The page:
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Box 571014

37th & O St, N.W.
Washington, D.C. 20057

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Phone: (202) 687.6400



Georgetown Faces

Earlier posts have commented on the occupational stratification in universities, here, here, here, and here. The central theme was that any university community, although centered around faculty and students, cannot function without a large number of staff, professional, skilled, and unskilled, who collectively create the environment that permits faculty and students to do their joint work.

The posts tried to make the point that much of the external attention on universities is disproportionately focused on the experiences of students and faculty. The scientific popular press highlights new discoveries of university laboratories. Economic journalists seek quotes from business and economics faculty on the latest moves of the economy. Sports journalists highlight the performance of intercollegiate athletes. Multiple media channels post stories of individual students, especially those who overcame obstacles or created innovations that could change the world. University web sites clearly communicate that being an undergraduate at the school is one of the greatest opportunities a young person could imagine.

Yet every building on any campus, every sidewalk, every classroom, every restroom needs care. Plumbing breaks. Leaves fall from trees. Flowers need to be replanted. Windows need to be washed. Students need answers to how they navigate the campus rules. Students need guidance on fitness and intramural sports activities. Students and faculty have mental health service demands. Faculty and students generate trash that needs to be removed after the day’s work. Personal computers break; classroom technologies need calibration and fixes. Office supplies run out. Xerox machines break down. Residence halls have thousands of rooms that need cleaning, ovens that need repairs, refrigerators that break down, ovens that fail. The safety of students and faculty needs attention and oversight. Buses move students and faculty to diverse sites.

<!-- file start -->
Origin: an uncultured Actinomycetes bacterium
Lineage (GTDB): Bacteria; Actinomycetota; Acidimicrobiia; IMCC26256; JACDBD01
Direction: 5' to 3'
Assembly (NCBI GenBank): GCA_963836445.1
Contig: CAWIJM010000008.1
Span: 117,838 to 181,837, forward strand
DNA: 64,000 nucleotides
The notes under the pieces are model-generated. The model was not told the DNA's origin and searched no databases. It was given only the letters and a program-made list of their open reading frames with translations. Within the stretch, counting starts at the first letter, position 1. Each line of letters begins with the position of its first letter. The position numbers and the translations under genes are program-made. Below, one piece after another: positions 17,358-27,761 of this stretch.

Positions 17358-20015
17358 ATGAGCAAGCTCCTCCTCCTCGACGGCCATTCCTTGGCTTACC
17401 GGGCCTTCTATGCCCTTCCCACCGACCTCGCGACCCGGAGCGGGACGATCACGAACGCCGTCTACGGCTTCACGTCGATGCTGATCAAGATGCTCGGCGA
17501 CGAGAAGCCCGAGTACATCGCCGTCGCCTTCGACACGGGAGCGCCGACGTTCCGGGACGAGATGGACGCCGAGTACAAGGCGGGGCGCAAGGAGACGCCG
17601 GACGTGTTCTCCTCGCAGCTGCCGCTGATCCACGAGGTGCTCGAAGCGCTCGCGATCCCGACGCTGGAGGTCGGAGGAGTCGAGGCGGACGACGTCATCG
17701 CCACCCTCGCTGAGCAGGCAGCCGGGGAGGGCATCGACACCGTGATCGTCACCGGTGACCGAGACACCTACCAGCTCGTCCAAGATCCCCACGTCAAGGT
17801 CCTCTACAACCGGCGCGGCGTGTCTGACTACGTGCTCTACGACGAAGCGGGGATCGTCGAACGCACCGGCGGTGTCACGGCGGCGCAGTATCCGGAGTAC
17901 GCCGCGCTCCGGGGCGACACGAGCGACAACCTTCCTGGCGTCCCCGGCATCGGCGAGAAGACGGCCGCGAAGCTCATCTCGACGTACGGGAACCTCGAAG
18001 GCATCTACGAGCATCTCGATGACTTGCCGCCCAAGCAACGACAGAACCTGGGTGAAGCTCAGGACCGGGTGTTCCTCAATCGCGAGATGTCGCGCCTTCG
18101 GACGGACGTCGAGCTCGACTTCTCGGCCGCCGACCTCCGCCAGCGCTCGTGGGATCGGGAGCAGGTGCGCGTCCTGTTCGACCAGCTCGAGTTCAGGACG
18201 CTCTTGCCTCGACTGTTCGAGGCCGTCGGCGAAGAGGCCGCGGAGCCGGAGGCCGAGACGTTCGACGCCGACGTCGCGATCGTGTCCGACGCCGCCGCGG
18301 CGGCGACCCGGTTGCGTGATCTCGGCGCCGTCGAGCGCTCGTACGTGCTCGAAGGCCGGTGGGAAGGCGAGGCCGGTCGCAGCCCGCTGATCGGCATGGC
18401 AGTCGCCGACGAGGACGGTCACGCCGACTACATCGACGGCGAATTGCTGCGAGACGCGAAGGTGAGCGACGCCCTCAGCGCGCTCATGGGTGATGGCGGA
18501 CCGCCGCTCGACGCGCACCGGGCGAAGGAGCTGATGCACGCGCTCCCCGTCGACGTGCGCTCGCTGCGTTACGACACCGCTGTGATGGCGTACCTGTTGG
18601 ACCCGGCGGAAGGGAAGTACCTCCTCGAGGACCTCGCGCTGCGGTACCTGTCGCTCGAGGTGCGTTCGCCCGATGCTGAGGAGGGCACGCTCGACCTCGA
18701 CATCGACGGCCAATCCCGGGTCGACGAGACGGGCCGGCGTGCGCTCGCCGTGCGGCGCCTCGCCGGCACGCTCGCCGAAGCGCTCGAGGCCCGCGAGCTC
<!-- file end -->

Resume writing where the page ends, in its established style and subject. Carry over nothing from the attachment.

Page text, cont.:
In short, universities are like small cities. They supply housing, transportation, food, entertainment, exercise facilties, health care delivery, police protections, IT infrastructure, office buildings, and laboratories. Of course, all of these serve students and faculty, but activities are rarely mentioned in the public communication by the university.

Given these observations, it is heartwarming that the Georgetown Office of Communications has re-energized a service to the entire University community. There were short profiles of staff built up over time, labeled “Georgetown Faces.” We should all revisit the site. They posts taught the reader how varied staff’s work was key to the functioning of the university. The COVID years greatly complicated the continuation of this service to the community, but it’s back in action now.

A wonderful feature of its renewal is that each member of the community can nominate someone they interact with, someone who shows consistent high performance and commitment to Georgetown. Any Georgetown community member can forward a nomination, to propose honoring a staff colleague with a “Georgetown Faces” spotlight. Go here to nominate a valued colleague.

I know we have many, many colleagues whose work matters to the fulfillment of the mission of the university. Too few of us know about them. Nominate one that you know.

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Office of the ProvostBox 571014 650 ICC37th and O Streets, N.W., Washington D.C. 20057Phone: (202) 687.6400Fax: (202)

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